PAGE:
Modified Valsalva Improves Conversion to Normal Rhythm in Supraventricular Tachycardia

October 30, 2015

EXETER, UK — Patients with supraventricular tachycardia (SVT) treated with a modified Valsalva maneuver are nearly four times more likely to return to normal sinus rhythm than individuals treated with the standard semirecumbent Valsalva maneuver, new research shows[1].

In 214 patients with SVT presenting the emergency department, the modified maneuver resulted in a return to normal sinus rhythm in 93 individuals. Comparatively, just 37 of 214 individuals with SVT treated with the standard Valsalva maneuver had a return to normal rhythm.

The difference in the return to normal sinus rhythm—43% vs 17%—was statistically significant (adjusted odds ratio 3.7; P<0.0001) and resulted in a significant reduction in the number of patients requiring other emergency treatments, such as adenosine. Adenosine, as the investigators point out, causes transient asystole and can be "frightening and unpleasant" for many patients.

In the study, published October 31, 2015 in the Lancet, lead investigator Dr Andrew Appelboam (Royal Devon and Exeter Hospital NHS Foundation Trust, UK) and colleagues explain that the modified Valsalva is performed in the same semirecumbent manner as a standardized procedure, except patients lie flat immediately at the end of the Valsalva strain and have their legs lifted by a staff member to 45 degrees for 15 seconds. Following this, the patients return to the semirecumbent position for 45 seconds before cardiac rhythm is reassessed.

With the modified technique, investigators did not identify any adverse events or disadvantages, stating the new maneuver should be considered a routine first treatment and taught to patients.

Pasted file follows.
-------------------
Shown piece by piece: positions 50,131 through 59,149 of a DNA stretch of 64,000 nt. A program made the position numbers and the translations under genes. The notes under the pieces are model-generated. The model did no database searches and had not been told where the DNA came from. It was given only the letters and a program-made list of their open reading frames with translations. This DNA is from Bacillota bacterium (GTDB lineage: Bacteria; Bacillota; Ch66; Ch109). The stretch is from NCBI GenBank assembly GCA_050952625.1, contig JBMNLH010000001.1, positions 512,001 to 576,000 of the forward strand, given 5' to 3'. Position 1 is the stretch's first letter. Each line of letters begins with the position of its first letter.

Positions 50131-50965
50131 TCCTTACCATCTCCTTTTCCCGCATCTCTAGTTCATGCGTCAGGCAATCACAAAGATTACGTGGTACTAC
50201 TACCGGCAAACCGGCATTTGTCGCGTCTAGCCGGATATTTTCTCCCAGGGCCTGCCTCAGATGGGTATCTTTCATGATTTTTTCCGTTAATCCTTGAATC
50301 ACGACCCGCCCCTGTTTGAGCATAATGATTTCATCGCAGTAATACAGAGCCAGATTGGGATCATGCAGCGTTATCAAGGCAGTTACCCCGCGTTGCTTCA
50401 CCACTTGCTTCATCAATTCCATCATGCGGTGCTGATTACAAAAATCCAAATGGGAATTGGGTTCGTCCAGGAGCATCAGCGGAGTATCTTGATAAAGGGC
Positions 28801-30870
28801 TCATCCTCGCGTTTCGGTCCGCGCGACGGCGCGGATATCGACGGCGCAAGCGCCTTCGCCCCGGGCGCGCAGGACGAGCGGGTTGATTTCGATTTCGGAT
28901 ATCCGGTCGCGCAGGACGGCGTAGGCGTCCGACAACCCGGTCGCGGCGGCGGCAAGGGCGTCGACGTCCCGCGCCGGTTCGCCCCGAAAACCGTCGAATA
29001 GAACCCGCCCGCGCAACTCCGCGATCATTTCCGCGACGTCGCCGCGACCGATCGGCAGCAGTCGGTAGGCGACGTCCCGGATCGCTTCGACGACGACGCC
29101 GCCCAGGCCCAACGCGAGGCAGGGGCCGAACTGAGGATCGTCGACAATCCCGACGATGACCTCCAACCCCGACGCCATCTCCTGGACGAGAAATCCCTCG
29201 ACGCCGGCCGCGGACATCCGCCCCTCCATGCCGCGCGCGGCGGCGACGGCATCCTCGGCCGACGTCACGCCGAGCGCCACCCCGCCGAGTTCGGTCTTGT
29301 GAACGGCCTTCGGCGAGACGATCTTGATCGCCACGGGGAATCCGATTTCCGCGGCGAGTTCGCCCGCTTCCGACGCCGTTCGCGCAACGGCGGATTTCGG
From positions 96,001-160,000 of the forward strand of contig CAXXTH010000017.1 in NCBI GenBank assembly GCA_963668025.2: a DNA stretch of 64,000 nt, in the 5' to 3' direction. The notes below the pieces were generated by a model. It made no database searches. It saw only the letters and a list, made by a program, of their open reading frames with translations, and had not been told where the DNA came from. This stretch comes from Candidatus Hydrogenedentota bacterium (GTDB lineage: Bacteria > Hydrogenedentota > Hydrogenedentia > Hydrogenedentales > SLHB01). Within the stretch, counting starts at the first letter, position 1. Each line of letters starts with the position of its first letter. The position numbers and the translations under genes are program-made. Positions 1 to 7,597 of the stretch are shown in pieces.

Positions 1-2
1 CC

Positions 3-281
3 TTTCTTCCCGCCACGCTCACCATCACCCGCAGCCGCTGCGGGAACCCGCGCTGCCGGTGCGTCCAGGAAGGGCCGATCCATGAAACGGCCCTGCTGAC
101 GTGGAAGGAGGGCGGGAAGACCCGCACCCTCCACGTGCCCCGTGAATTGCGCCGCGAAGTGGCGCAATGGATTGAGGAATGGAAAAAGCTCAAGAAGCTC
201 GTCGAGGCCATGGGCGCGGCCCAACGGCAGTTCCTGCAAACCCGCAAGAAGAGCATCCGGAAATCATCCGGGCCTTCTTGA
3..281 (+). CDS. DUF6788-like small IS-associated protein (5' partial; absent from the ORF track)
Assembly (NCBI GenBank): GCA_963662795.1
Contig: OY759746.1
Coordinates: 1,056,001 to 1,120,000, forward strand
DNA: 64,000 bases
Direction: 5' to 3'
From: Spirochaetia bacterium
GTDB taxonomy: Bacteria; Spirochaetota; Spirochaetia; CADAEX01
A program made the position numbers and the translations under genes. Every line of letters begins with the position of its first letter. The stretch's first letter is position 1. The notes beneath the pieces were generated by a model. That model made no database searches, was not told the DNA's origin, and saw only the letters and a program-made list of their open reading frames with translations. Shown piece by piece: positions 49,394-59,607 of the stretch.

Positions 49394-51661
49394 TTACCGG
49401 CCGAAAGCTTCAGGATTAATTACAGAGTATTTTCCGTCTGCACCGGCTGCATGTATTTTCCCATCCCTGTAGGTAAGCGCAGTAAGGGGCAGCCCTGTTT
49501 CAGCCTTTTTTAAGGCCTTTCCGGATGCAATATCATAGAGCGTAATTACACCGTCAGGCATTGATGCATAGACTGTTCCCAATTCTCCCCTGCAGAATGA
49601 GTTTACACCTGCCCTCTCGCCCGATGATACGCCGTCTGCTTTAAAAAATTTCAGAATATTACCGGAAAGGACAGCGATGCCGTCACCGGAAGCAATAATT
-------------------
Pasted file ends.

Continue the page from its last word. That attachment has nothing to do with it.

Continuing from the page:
"As long as individuals can safely undertake a Valsalva strain and be repositioned as described, this maneuver can be used as the routine initial treatment for episodes of supraventricular tachycardia regardless of location," write the researchers. "The technique could prevent many patients from being treated with drugs or even seeking healthcare."

Primary and Secondary Outcomes

Outcome Standard Valsalva maneuver, n=214 (%) Modified Valsalva maneuver, n=214 (%) Adjusted odds ratio (95% CI)
Presence of sinus rhythm at 1 min after Valsalva maneuver* 17 43 3.7 (2.3–5.8)
Adenosine 69 50 0.45 (0.30–0.68)
Any emergency antiarrhythmic treatment 80 57 0.33 (0.21–0.51)
Discharged home from emergency department 68 63 0.79 (0.51–1.21)
Any adverse event 4 6 1.61 (0.63-4.08)
*Primary outcome

Although the standard Valsalva maneuver is a first-line emergency treatment for SVT, cardioversion success with the standard maneuver is poor, with success rates ranging from 5% to 20%.

In an editorial[2], Dr Martin Than (Christchurch Hospital, New Zealand) and Dr William Peacock (Baylor Medical College, Houston, TX) state the modified Valsalva maneuver "seems to be easy, inexpensive, noninvasive, and reproducible," noting that 162 clinicians performed the procedure in the study. While investigators did not test the effectiveness of the procedure outside the emergency setting, use of the modified Valsalva maneuver might help patients avoid going to the hospital, according to the editorialists.

"Even when unsuccessful, it is unlikely to cause harm or significantly delay transfer to a medical facility," they write. "In fact, when the Valsalva maneuver fails, continued symptoms would justify presentation to an emergency department for more aggressive interventions, as occurs now in most cases."

The authors and editorialists report no relevant financial relationships.


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